Until 1999, Muslim laws in Nigeria applied primarily to civil matters. But since the end of military rule in 1999, nine of Nigeria’s 36 states have extended Sharia laws to criminal matters, with an additional three states applying it to areas with a large Muslim population. The implementation of Sharia penal codes has raised a number of concerns among human rights and women’s rights activists inside and outside Nigeria who argue that these laws adversely affect women.
In 2003, Human Rights Dialogue spoke with Ayesha Imam about the work of the Nigerian organization BAOBAB for Women's Human Rights in protecting women's rights in Nigeria within the context of Sharia law.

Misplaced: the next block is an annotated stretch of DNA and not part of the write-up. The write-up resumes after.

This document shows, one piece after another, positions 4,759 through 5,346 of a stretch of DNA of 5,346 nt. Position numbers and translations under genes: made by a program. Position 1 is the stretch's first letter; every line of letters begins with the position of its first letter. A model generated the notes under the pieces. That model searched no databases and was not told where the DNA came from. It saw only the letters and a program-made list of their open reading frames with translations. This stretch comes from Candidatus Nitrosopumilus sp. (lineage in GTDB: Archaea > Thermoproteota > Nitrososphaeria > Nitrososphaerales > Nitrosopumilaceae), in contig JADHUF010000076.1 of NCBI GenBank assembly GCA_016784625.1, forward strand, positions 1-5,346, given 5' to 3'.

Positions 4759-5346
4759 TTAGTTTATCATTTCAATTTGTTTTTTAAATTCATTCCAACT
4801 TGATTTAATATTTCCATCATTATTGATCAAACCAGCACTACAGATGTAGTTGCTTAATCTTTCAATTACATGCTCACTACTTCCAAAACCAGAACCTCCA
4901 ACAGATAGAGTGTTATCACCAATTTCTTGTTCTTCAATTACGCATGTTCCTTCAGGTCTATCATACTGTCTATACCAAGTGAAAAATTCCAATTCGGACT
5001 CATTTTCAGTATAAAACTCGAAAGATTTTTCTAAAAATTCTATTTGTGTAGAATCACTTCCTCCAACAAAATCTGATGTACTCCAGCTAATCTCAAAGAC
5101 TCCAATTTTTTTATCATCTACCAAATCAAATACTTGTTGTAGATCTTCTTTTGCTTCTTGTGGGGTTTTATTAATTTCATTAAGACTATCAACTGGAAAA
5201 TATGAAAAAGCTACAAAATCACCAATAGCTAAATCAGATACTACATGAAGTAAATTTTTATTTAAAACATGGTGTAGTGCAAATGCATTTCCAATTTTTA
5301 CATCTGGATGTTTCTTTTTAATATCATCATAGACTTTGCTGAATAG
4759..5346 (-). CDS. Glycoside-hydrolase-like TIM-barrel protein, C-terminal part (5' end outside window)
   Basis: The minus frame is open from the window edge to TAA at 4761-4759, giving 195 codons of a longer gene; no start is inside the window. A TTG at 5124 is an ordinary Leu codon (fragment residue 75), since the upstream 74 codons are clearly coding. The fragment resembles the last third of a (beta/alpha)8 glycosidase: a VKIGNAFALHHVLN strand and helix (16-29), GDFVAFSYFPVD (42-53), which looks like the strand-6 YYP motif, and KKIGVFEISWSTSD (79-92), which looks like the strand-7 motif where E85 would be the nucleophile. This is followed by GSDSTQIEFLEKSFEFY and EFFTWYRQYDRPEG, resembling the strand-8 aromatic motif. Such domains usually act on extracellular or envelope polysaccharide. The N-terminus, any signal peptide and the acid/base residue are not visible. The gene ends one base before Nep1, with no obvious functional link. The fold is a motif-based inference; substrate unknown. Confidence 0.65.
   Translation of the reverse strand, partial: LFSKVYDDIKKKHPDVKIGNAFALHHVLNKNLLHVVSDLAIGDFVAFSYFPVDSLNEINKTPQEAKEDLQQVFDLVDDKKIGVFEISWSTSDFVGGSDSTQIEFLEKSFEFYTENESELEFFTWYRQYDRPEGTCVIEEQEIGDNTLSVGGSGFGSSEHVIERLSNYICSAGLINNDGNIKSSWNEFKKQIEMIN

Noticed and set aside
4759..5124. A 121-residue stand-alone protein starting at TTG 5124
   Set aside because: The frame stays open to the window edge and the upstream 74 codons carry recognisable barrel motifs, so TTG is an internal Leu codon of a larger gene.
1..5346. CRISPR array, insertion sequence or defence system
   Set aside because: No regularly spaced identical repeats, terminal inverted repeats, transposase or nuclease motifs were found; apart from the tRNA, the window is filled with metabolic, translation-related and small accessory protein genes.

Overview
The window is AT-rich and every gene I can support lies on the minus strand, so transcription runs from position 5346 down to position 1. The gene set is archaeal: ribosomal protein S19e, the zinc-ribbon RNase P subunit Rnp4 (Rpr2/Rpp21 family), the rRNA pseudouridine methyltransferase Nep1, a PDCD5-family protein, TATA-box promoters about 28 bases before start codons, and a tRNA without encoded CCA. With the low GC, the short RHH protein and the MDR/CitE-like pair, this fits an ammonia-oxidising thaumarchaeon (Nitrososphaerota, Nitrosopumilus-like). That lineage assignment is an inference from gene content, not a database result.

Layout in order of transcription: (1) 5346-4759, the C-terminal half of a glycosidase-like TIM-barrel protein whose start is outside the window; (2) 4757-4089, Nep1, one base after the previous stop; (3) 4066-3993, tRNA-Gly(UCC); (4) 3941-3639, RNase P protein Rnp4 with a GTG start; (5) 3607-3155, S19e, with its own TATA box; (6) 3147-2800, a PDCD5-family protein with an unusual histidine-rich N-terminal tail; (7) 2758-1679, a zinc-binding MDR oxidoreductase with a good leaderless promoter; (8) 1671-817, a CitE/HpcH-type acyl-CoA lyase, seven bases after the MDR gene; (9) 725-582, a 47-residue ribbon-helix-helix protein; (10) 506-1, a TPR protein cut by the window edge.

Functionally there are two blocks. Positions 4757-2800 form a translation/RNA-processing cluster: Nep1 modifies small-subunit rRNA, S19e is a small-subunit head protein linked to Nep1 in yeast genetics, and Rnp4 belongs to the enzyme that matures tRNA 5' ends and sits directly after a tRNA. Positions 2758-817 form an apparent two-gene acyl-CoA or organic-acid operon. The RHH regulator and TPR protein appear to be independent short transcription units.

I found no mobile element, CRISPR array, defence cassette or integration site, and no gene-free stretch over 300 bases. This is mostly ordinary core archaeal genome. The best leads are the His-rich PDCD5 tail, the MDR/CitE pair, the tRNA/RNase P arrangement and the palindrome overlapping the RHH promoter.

Excerpts from the interview are found on the right sidebar that relate to the creation and enforcement of the Sharia law system in Nigeria, along with an arguement that it is best for women's groups to work within this court system. These excerpts have been chosen as they relate closely to topics from the AP Comparative Government and Politics curriculum. For the full interview and to learn more about BAOBAB for Women's Human Rights, please click here.
For a rebuttal to Imam's argument that women's groups should work within the Sharia court system, please read Working within Sharia Takes You Only So Far and Small Victories, but the War Rages On.
This activity works well in a comparative government or political science class.